The Catholic Church and the irresistible power of Mexico’s narco culture

The Cathedral of Our Lady of Guadalupe in Zamora, Mexico. (Enrique López-Tamayo Biosca / Flickr)
The Cathedral of Our Lady of Guadalupe in Zamora, Mexico. (Enrique López-Tamayo Biosca / Flickr)

By Richard Marosi and Marisa Gerber / Los Angeles Times

Growing up Catholic in Michoacan state, Alberto Cornejo always marveled at the beauty of the Gothic cathedral in his hometown of Zamora. He watched as workers installed spires, repaired the aging pillars and kept the floors polished.

The constant care and remodeling cost a lot of money and not all of it, he’s convinced, came from legitimate sources. “Narcos have looked out for our pueblos and our churches,” said Cornejo, a 48-year-old cellphone salesman. “It shouldn’t be, but it’s the reality.”

That belief, true or not, is widespread in parishes large and small across the country. Confronted with the expansion of organized crime groups, Catholic Church leaders have faced tough choices and more than a few have given in to traffickers, either cowed or complicit in taking tainted money.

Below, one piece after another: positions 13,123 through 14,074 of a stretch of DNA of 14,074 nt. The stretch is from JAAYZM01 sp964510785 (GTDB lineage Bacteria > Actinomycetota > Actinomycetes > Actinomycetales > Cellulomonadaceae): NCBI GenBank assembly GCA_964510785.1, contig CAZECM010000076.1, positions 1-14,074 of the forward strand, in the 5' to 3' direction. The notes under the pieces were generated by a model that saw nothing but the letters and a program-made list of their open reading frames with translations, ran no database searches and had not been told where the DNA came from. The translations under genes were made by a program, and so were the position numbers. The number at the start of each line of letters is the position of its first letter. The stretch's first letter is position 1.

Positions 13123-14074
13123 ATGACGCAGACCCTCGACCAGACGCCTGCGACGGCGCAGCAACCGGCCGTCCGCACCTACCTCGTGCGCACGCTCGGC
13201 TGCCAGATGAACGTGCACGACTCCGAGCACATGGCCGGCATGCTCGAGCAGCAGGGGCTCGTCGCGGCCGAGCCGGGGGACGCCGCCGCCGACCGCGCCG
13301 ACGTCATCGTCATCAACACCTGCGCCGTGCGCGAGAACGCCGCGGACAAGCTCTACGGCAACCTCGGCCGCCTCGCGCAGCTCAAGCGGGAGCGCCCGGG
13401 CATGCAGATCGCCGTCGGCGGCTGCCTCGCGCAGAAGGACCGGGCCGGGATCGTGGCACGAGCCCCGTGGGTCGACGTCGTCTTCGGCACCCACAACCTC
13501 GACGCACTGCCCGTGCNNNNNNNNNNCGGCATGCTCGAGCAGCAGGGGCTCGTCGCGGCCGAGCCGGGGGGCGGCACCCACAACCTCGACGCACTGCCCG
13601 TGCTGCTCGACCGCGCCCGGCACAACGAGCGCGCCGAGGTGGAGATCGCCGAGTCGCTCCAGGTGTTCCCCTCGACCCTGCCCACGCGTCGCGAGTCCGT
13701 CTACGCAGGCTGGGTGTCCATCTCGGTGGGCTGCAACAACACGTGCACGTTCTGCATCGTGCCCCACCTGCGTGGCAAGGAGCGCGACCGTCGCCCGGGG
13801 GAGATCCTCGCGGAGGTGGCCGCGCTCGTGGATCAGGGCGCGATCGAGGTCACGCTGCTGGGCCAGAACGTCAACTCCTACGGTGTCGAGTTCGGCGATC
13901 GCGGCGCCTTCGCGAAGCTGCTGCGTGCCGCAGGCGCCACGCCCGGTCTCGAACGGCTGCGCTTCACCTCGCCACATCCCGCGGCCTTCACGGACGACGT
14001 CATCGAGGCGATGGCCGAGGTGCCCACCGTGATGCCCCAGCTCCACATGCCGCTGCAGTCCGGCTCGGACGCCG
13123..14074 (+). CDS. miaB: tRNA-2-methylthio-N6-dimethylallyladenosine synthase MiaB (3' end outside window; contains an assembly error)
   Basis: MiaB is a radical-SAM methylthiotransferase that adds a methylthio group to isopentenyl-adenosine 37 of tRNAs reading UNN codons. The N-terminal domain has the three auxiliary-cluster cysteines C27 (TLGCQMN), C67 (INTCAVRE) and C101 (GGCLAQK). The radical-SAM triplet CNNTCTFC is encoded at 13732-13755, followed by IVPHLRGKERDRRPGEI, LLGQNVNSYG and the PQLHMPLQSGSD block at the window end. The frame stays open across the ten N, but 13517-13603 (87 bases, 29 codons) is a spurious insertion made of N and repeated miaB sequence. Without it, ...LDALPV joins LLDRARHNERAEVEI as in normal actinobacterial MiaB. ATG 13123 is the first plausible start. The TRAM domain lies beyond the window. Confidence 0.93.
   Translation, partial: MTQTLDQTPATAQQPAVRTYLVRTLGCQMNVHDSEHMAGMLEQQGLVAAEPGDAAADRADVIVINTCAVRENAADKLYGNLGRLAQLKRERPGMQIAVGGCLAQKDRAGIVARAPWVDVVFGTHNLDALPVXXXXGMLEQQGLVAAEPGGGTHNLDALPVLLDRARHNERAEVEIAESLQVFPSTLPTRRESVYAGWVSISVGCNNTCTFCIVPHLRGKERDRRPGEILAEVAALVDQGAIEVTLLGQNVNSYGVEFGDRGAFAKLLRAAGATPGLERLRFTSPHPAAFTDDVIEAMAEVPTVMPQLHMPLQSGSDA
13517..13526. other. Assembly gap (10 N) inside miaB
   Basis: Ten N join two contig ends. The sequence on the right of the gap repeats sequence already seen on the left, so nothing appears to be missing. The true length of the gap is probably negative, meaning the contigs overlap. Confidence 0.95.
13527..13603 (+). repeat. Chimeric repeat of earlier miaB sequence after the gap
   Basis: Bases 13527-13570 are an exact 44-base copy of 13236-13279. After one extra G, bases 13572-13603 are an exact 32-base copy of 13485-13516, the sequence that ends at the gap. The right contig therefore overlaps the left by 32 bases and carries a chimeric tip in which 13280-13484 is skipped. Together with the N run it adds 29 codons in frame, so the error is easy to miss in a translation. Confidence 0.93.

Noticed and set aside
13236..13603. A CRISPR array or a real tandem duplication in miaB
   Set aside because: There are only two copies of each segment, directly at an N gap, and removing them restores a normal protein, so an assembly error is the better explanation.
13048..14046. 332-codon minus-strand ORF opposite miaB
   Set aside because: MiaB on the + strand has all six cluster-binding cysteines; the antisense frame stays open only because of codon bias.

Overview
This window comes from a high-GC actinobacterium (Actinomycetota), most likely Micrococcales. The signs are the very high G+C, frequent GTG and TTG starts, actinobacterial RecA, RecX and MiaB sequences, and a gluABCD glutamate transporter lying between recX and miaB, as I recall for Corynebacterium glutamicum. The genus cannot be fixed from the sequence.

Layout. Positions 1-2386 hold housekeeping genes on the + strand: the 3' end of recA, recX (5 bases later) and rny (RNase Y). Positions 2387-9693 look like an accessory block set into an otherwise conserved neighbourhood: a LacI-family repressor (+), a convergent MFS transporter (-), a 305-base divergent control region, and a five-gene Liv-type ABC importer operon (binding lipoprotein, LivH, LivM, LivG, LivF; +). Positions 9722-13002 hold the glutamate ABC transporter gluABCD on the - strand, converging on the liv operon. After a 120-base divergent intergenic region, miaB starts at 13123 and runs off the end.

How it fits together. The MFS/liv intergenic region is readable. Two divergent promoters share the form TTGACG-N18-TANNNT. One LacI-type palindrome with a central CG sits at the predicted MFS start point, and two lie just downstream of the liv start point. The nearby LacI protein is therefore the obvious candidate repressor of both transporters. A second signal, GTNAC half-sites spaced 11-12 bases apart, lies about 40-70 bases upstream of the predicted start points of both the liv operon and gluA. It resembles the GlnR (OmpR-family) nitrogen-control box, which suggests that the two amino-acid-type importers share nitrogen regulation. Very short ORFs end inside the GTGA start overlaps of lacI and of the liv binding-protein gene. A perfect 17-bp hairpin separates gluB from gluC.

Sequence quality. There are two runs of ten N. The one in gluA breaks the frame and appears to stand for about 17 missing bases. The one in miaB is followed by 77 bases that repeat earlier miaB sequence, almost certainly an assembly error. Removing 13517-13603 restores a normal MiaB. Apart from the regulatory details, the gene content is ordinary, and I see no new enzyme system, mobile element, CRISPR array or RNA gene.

Pope Francis, who travels today (Tuesday) to the violent state of Michoacan, has during his Mexican trip made his feelings clear, most specifically on Saturday during a speech in front of top church bishops, in which he called on clergy to act courageously against an “insidious threat.”

“I urge you not to underestimate the moral and antisocial challenge which the drug trade represents for Mexican society as a whole, as well as for the church,” he said.

The pope’s challenge – an upbraiding of an institution rarely criticized – was hailed for recognizing the widespread perception in Mexico that the church has often failed to protect society and its own priests from drug violence.

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